Salt Point State Park has plenty to explore.
This July trip I focused on the Pygmy Forest/Rhododendrons and the stretch of beach from Fisk Mill Cove to Horseshoe Cove. After a day in the trees I ventured down to the beach. Six miles of coast the park protects. I’d explored all but these (aprox.) two.
Parking off Hwy One I headed across the bluff top to the water’s edge. Scant trails move through the north end of the park.
This park was part of a huge Mexican Land Grant ranch that eventually split into smaller parcels. The local economy changed to lumber. Several lumber mills sprung up along the Sonoma Coast in the mid 1800’s. Tanoak, Redwoods and other hardwoods were cut, milled, and shipped out via schooners. Once the sawmills shut down (by the 1870’s) grazing livestock returned.
Found this marker (a headstone?) of Andrew Fisk, who died at age 42, and his daughter Clara Belle Fisk who died as an infant. I’ve been hunting for online info on him to no avail. Nest time I’m up there I’ll sleuth Fort Ross Park’s extensive bookstore for a book on Sonoma Coast history.
The day’s journey started down below this vantage and poked along the coastline, past the farthest point of land viewable, with a couple trips up top to avoid impassable sections of beach.
Catching low tide there were pools to scout:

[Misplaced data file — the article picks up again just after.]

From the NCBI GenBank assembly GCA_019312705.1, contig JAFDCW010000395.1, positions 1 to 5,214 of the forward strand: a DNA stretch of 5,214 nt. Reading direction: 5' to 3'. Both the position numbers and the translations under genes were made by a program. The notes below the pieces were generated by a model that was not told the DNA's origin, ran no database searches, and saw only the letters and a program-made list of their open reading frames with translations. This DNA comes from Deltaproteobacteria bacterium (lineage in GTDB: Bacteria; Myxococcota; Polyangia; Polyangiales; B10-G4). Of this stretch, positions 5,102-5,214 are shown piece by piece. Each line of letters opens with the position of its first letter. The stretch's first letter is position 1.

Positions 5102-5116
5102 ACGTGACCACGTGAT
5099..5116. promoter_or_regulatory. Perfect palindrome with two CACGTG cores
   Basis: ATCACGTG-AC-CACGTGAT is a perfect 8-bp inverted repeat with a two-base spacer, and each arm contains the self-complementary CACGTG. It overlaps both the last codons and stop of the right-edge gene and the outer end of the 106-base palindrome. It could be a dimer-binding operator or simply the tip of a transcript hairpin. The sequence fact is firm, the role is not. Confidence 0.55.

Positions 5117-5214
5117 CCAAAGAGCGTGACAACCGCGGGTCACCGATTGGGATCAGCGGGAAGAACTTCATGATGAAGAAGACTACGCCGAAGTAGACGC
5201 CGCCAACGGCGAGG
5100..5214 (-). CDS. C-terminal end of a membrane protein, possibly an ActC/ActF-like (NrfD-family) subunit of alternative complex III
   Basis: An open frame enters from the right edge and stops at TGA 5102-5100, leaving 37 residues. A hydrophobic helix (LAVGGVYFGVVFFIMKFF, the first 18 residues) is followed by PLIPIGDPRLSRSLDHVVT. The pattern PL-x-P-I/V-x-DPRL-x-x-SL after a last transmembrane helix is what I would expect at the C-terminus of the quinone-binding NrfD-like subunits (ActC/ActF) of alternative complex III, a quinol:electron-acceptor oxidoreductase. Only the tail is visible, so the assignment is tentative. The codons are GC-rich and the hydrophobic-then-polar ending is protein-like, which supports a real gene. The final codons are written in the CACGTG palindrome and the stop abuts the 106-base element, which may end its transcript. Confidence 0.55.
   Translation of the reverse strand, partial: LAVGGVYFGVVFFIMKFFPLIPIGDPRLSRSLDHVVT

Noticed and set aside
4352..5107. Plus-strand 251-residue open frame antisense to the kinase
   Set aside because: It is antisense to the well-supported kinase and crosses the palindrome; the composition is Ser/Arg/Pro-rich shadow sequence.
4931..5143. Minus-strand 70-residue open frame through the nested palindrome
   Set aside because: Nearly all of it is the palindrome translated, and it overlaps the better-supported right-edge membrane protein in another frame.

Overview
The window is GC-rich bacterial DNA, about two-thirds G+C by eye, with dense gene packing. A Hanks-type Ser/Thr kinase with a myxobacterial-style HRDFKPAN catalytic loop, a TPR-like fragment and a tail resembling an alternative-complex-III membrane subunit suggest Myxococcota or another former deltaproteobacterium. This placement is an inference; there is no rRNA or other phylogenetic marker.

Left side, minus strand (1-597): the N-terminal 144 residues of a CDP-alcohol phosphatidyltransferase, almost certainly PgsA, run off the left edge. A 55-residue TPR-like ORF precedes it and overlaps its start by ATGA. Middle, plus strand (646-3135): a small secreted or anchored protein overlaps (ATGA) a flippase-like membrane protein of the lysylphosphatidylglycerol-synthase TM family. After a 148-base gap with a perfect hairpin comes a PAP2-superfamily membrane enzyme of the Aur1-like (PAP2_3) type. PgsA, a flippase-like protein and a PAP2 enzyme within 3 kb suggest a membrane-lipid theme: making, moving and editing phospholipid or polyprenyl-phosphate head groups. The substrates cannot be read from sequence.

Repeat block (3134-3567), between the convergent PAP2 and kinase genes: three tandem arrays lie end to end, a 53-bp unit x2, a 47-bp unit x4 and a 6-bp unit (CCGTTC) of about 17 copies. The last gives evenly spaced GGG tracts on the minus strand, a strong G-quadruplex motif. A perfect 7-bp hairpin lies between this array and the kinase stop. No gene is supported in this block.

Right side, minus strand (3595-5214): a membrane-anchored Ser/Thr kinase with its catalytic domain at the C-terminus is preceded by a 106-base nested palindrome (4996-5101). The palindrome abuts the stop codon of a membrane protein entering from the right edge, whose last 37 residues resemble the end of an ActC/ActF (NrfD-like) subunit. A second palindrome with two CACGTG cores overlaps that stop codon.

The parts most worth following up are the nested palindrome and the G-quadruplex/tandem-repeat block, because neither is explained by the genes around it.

Beaches yield much treasure:
Unfortunately, much trash litters them as well. I wonder how old this wheel is?
This point was impassable by beach so I found a safe scramble to the top. Of note, there’s a wee bit of climbing to be had here via bouldering and a few short, bolted routes I’ve read about. Rock’s friable. Looks scary to me.
Speaking of bolts, remnants from the lumber mills and quarrying can be spotted:
Though the water tempers hot summer temps, it’s still dry up top in July. Hardy flowers add color to the bluff tops:
I think this may be called Horseshoe Cove. Upon closer inspection, I found a group of seals hauled out on the rocks and swimming the protected water.
Just a few of many:
I watched from a distance, making sure I didn’t alarm them or change their behavior. Since then I’ve added binoculars to my hiking gear. Wish I’d had one then. Abalone shells littered the rocks. They flourish in this area and must feed many seals.
Scrambling north along the wave-worn beach’s sandstone rocks, with no coves to protect, the waves became more animated and dramatic. I made it around that point and had to exit back to the top.
Wove my way through the grassy bluff top back to the car. Surprisingly, no ticks found me through here.
I like it up here. The grass sways in the wind, rhythmical, sometimes I just sit and meld in a spell.
Winter’s in full swing and now’s the quiet time to visit this park. Weather’s more harsh, windy, rainy but that’s just a part of learning the land. I’ve a four-day off stretch coming up. Just might return and venture farther north.